There's nothing quite like fresh pasta. Create delicious homemade pasta with this step-by-step recipe, combining "00" grade flour and quality, free range eggs.
The recipe below is the traditional one in my mother’s family, but is also typical of Emilia-Romagna. Of course, there might be slight variations from home to home. Some add salt, for example, but I think it is unnecessary as you add salt to the cooking water. Others might add a little olive oil, but I see no value in that because even a small amount will add an unnecessary or unwelcome flavour, and not contribute to a better final product in any discernible way.
One ingredient you might have to play by ear is the number of eggs because, no matter how good, they can differ in richness and size. Once you find your favourite source, try to stick with it. As a general rule, use 1 large egg for every 100g flour. As with eggs, try to find a flour you like and stick with it. My preference is for the soft flours from Mulino Marino in Piedmont: I use their ‘00’ flour for fresh pasta.
|10||large free-range eggs, preferably with very dark yolks to add colour to your pasta (avoid those from chickens force-fed extra carotene)|
If making smaller shapes, you will need a pastry cutter or the cutting implement from a pasta machine to produce the shape you need.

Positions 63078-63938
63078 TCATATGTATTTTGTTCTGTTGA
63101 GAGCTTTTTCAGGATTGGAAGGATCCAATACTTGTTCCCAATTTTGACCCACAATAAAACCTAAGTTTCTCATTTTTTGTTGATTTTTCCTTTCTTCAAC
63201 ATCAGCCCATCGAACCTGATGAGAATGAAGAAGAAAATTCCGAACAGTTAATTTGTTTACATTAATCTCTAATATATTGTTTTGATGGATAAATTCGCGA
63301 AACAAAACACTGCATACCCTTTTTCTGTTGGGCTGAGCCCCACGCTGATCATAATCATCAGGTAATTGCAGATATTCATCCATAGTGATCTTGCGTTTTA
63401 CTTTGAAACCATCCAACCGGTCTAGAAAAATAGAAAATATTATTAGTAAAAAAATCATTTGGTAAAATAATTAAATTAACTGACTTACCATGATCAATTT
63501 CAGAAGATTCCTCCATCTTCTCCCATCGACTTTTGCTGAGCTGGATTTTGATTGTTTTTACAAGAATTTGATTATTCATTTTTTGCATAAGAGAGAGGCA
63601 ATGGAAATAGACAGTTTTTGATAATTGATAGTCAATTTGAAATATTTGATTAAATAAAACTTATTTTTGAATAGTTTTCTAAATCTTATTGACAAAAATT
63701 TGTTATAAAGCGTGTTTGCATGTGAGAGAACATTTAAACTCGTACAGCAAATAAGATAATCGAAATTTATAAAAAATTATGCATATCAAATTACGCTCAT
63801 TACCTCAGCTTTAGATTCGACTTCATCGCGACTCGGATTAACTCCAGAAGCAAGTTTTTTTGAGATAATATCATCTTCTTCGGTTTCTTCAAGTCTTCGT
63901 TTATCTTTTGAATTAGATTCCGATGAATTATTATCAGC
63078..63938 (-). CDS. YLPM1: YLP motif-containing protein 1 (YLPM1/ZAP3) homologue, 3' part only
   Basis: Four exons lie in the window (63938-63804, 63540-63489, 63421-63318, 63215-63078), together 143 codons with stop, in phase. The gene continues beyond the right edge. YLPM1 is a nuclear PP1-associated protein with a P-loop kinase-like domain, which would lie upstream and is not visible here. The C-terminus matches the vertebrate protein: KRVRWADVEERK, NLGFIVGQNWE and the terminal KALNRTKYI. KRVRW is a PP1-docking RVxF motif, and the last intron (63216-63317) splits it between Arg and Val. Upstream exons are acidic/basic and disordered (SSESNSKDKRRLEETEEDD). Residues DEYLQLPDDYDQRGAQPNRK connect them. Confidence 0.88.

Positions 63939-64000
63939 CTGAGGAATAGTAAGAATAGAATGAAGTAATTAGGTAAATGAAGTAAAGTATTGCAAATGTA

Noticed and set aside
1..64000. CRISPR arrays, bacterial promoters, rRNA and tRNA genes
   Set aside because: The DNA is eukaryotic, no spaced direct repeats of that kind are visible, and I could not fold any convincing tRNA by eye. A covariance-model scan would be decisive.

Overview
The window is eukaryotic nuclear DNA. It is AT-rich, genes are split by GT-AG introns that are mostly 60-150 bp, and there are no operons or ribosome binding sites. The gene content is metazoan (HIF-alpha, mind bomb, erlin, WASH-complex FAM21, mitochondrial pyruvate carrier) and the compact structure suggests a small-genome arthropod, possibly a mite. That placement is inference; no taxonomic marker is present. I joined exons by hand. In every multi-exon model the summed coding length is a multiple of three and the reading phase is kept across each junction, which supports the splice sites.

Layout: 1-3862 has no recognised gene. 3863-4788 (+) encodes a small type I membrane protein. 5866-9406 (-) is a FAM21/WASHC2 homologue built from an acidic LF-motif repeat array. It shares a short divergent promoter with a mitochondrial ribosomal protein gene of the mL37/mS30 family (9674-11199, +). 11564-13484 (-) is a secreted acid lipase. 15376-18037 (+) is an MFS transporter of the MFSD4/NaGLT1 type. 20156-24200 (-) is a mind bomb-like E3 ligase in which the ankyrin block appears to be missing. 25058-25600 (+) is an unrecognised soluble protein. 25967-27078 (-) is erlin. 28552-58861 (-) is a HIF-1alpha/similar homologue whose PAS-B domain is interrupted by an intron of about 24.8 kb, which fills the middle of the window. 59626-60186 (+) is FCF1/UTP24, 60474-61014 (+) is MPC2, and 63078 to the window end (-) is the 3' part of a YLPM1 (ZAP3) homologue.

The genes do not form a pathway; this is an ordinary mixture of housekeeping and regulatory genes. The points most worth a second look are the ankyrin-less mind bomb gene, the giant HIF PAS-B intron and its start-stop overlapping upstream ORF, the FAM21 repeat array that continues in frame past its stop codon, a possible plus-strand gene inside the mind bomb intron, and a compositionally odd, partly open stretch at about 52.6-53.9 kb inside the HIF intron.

Tip the flour on to a work surface or board. Make a well in the centre. Crack the eggs into the well and beat with a fork until frothy. Using your hands, start working in some of the flour from around the well. Continue doing this until a dough forms. Depending on the warmth of your kitchen and hands, you might need to add a little warm water if the dough does not come together. Knead for about 10 minutes, keeping your hands lightly floured, until the dough is smooth and elastic.
Cut the dough in half and place one piece on a lightly floured surface. Using a lightly floured rolling pin, roll out the dough to the thickness required for the pasta shape you are making. As a general rule, long pasta (e.g. spaghetti) should be perhaps 1—2 mm, while that used for stuffed pasta (e.g. ravioli) should be even thinner. The rolling is hard work because the dough is stiff, but it is well worth the effort.
If you want long strips, such as pappardelle or spaghetti, or big rectangles, such as lasagne, fold the pasta sheet several times and cut the size you want using a knife. When unfolded, you will have multiple strips. If making smaller shapes, use a pastry cutter or the cutting implement from a pasta machine to produce the shape you need. For simple round shapes you could use a glass or cup.
Keep the pasta on floured wooden trays in a cool part of the kitchen for no more than 3 hours or so before cooking it. The trays can be stacked, and the top one should be covered with a cloth.